‘Multiverse’ theory suggested by microwave background

The idea that other universes – as well as our own – lie within “bubbles” of space and time has received a boost. Studies of the low-temperature glow left from the Big Bang suggest that several of these “bubble universes” may have left marks on our own.

This “multiverse” idea is popular in modern physics, but experimental tests have been hard to come by.

Hiranya Peiris, a cosmologist at University College London, and her colleagues have now worked out that when these universes are created adjacent to our own, they may leave a characteristic pattern in the CMB.

Dr Peiris’ team first proposed these disc-shaped signatures in the CMB in a paper published in Physical Review Letters, and the new work fleshes out the idea, putting numbers to how many bubble universes we may be able to see now. Crucially, they used a computer program that looked for these discs automatically – reducing the chance that one of the collaborators would see the expected shape in the data when it was not in fact there.

The program found four particular areas that look likely to be signatures of the bubble universes – where the bubbles were 10 times more likely than the standard theory to explain the variations that the team saw in the CMB. However, Dr Peiris stressed that the four regions were “not at a high statistical significance” – that more data would be needed to be assured of the existence of the “multiverse”.

Edited from ‘Multiverse’ theory suggested by microwave background.

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One Response to ‘Multiverse’ theory suggested by microwave background

  1. Udaybhanu Chitrakar says:

    If total energy of the universe is zero, as claimed by some scientists, then based on this data it can be shown that multiverse theory is probably not true. This is because total energy being zero, its equivalent mass will also be zero due to mass-energy equivalence. Scientists have shown that anything having mass will always occupy some space. So anything that fails to occupy any space for some reason or other cannot have any mass. Our universe perhaps fails to occupy any space, and that is why its mass is zero. If our universe is the sole universe, and if there is nothing outside it, no space, no time and no matter, then in that case it will not occupy any space, because there will be no space for it to occupy. But if multiverse theory is true, then our universe will definitely occupy some space within the multiverse, and thus in that case its mass cannot be zero. But as this mass is zero, therefore multiverse theory cannot be true.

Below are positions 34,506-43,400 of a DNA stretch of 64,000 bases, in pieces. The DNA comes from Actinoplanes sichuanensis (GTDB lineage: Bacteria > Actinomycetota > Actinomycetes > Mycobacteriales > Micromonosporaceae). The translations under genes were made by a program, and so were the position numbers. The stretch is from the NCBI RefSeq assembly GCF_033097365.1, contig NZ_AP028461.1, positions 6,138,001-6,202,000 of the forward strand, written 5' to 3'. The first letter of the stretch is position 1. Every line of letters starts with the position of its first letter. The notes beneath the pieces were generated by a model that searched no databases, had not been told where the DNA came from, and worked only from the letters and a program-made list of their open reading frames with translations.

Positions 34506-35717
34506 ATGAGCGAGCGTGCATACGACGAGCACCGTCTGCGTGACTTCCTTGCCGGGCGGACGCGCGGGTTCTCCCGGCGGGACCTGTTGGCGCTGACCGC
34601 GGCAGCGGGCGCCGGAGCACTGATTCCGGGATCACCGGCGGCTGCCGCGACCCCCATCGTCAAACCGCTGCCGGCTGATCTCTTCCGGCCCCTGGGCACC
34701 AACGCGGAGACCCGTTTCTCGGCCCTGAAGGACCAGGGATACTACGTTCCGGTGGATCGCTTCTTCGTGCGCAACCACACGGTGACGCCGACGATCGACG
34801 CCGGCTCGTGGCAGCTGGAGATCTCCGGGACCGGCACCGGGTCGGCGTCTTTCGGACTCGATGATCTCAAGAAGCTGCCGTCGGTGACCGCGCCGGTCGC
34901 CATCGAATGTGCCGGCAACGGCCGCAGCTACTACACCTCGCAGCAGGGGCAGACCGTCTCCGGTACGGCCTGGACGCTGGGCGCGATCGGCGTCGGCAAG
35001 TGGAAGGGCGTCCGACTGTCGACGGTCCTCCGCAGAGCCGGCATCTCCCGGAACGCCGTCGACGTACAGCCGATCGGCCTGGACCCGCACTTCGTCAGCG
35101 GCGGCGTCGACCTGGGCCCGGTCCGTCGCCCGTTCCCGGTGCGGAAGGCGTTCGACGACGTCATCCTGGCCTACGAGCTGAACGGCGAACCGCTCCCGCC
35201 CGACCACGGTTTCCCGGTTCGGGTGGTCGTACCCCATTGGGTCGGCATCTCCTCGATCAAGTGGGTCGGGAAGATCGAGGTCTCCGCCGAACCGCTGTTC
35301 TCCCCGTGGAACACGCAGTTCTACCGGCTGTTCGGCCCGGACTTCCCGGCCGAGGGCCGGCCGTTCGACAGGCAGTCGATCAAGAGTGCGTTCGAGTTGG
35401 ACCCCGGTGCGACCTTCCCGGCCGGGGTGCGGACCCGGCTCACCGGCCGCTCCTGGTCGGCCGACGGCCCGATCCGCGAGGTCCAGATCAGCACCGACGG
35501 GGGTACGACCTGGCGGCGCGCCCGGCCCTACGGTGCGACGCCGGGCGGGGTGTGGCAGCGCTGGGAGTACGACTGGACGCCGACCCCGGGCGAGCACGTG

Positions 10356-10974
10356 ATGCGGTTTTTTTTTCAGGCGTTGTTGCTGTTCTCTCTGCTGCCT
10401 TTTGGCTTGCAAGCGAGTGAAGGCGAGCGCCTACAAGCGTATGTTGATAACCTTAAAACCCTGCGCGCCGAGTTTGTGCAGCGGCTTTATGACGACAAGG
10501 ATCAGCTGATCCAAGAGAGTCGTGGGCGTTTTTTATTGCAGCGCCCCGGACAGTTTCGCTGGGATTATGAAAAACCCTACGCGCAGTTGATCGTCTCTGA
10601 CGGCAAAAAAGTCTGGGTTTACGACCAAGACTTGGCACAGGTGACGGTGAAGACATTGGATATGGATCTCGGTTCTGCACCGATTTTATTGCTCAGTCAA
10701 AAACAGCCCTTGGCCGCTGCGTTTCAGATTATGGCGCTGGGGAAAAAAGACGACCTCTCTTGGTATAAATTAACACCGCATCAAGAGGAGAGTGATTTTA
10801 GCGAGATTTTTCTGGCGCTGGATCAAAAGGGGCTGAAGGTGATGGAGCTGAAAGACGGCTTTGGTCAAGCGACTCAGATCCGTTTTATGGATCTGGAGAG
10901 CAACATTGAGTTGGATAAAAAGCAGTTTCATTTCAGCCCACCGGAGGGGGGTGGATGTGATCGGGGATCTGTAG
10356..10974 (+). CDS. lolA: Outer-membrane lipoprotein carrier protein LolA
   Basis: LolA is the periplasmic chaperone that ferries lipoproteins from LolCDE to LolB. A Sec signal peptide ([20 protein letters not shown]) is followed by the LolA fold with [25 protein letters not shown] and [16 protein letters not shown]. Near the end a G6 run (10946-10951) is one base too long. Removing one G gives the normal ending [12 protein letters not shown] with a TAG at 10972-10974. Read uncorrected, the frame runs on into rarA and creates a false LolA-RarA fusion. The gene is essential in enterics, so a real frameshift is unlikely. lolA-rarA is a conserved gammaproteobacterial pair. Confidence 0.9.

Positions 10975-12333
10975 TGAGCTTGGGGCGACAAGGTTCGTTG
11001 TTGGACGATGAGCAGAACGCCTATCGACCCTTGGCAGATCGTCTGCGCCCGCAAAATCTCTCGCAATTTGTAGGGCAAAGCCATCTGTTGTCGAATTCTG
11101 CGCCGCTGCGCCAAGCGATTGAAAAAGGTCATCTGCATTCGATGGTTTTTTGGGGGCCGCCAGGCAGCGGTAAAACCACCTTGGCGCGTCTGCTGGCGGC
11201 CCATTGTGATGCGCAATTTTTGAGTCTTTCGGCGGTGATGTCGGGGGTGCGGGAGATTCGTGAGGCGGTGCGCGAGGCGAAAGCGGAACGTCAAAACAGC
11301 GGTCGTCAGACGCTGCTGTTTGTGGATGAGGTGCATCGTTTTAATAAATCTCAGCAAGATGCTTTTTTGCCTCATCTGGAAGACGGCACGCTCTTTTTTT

Here it may be argued that radiation occupies space but its mass is zero. So here is an example that something occupying space can still be without mass. So our universe can also be without mass even if it occupies some space within the multiverse. In reply we will say that the example cited here is a bad example, because our universe is not any kind of radiation. So if it is without mass, then that can only be due to its not occupying any space, and not due to its being some sort of radiation.

    However, if total energy of the universe cannot be taken to be zero, then in that case multiverse theory may be true, but we cannot say whether it will be necessarily true.

    Recently I have read in a blog post that according to some quantum theorists space cannot exist at the most fundamental level. If what these theorists are saying is indeed correct, then this gives us another strong reason to assert that multiverse theory must be false. This is because if this theory is true, then there will be pre-existing space at the fundamental level within which all the universe of the multiverse will be placed.

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